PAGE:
Become your child’s online spy
THE EDITOR, Madam:
Isn’t it ironic that those who need our protection the most are left to navigate the online space alone? Well, if you think not, then you are very much deluded. Many of our minors are left to do so every day, especially since the onset of the COVID-19 pandemic. Most parents today helplessly complain that their children spend too much time online, engaging with content and individuals that they are oblivious to. Another frightening part of the narrative is that our students can connect with anyone in the global village through a simple click of a button.
I strongly believe that parents should be playing a supervisory role in their children’s lives, even more so in an online space. Parenting online might be difficult; however, with the right tools and approaches our children’s protection can be guaranteed. Parents should take time out to discuss Internet safety and also establish a set of guidelines for their children online. The click of a button or an incorrect keystroke may expose confidential information, and also lay open our children to inappropriate content and predators. From an early age, this life-saving lesson should have been a priority, shared with the same degree of importance as when we were taught to walk safely on the street.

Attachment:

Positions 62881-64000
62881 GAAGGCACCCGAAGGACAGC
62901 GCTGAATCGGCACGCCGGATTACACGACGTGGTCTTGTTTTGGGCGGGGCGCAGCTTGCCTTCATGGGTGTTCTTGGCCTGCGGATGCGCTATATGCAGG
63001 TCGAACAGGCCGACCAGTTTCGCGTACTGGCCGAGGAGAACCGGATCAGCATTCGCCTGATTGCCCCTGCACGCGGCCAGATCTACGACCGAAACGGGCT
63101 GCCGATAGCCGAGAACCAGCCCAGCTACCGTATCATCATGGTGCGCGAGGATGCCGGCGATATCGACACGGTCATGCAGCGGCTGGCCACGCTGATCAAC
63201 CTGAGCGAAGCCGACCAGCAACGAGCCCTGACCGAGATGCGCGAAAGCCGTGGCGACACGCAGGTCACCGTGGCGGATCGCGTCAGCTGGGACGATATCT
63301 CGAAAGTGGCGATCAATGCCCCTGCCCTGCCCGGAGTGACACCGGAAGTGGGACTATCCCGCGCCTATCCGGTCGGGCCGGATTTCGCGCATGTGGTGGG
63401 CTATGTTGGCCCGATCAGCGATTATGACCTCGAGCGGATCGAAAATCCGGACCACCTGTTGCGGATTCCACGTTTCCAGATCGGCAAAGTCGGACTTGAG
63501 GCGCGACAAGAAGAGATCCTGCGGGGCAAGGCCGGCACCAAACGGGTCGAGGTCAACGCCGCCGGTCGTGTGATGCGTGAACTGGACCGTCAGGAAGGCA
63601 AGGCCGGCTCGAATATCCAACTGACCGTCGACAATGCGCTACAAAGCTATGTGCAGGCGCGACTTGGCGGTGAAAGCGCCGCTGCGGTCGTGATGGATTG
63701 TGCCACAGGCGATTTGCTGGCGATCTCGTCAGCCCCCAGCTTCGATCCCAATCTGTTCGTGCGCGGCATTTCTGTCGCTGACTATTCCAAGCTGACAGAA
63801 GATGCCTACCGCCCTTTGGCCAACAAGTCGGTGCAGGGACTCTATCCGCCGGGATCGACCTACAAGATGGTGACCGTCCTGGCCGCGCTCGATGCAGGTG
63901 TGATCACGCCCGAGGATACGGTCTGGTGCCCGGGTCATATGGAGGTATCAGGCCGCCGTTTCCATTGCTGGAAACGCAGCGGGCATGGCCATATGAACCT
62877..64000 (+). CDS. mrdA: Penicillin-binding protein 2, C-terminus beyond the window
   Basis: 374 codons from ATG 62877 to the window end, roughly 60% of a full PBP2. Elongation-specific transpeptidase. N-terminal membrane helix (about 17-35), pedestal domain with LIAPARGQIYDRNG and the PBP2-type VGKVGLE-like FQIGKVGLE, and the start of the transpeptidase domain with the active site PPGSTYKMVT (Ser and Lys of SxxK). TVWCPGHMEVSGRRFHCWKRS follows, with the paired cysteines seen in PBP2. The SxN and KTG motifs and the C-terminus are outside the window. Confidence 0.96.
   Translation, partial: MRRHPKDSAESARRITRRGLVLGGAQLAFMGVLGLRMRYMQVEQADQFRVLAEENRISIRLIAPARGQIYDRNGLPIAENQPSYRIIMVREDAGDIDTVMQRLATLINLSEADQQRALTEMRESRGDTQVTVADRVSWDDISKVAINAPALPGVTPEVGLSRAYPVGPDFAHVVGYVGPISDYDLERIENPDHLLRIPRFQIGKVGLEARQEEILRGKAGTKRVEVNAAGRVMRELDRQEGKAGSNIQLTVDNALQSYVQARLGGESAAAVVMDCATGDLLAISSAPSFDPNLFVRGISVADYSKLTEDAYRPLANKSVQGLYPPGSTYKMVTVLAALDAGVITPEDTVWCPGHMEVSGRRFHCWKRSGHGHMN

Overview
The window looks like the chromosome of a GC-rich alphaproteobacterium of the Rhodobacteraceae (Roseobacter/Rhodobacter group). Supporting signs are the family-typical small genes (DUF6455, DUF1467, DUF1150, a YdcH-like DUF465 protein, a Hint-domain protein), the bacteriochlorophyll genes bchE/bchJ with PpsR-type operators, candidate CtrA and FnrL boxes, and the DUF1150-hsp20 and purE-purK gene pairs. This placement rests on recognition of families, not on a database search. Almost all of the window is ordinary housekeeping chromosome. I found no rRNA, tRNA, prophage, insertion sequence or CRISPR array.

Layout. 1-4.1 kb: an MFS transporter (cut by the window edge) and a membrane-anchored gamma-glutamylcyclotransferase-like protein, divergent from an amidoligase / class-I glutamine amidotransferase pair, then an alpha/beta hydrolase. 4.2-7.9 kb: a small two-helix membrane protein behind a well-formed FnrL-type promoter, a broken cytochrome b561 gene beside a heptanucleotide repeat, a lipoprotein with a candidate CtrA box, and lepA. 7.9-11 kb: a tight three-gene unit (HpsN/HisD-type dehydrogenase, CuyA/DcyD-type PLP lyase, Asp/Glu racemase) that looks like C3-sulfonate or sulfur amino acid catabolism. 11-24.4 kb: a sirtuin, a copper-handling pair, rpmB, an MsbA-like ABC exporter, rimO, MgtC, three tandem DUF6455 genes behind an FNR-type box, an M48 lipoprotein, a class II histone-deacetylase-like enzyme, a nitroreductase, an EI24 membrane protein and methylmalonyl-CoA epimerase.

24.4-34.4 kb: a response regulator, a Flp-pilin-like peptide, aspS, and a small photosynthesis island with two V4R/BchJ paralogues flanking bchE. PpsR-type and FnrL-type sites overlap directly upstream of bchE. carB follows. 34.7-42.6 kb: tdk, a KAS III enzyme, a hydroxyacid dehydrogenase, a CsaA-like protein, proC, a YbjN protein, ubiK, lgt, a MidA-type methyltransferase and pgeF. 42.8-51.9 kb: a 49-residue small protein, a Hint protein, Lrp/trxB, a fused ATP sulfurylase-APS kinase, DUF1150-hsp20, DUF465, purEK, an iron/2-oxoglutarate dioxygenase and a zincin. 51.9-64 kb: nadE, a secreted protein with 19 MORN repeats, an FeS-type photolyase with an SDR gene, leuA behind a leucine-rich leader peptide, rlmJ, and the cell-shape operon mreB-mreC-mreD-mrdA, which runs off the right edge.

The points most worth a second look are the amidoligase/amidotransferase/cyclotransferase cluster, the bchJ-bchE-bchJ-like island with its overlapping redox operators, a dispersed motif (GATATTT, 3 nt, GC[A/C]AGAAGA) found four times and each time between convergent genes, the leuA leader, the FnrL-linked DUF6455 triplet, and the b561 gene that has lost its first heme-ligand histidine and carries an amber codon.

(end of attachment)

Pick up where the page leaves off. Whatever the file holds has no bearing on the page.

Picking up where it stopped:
However, even with the best teaching, some children may still be defiant. To provide more enhanced protections, there are both free and paid-for applications that can be used. KidzSearch provides a safer alternative for children searching online, since it automatically filters the contents of its searches and provides only children-appropriate results. There are apps like Family Link, Net Nanny, Kidgy, Wondershare Famishare, and others, which may be installed on our children’s devices to monitor their location, screen time, and filter the contents that they are exposed to.
A clever child may find a way around the aforementioned methods. However, there are more enhanced methods that parents may use to help protect children online. One may configure his or her router to deny or allow access to the Internet during a specific time of the day, using the media access control address of their children’s device(s). This can be found in the settings of your child’s device.
Parents also need to take time out to know their children’s digital footprint. The web browser’s history is a good source of this information. Most browsers also come with secure browsing features that we can use to monitor the sites that our children visit. The tool OpenDNS is free. It can be used by parents to monitor the domains and categories of content that our children can access while online. There is also a myriad of firewalls that can be accessed and used to monitor what enters our home network. While these tools will not block everything, they will offer a great level of monitoring and protection for our children and our families online.
Let’s not be caught napping. The new norm is upon us.
THE MICO UNIVERSITY COLLEGE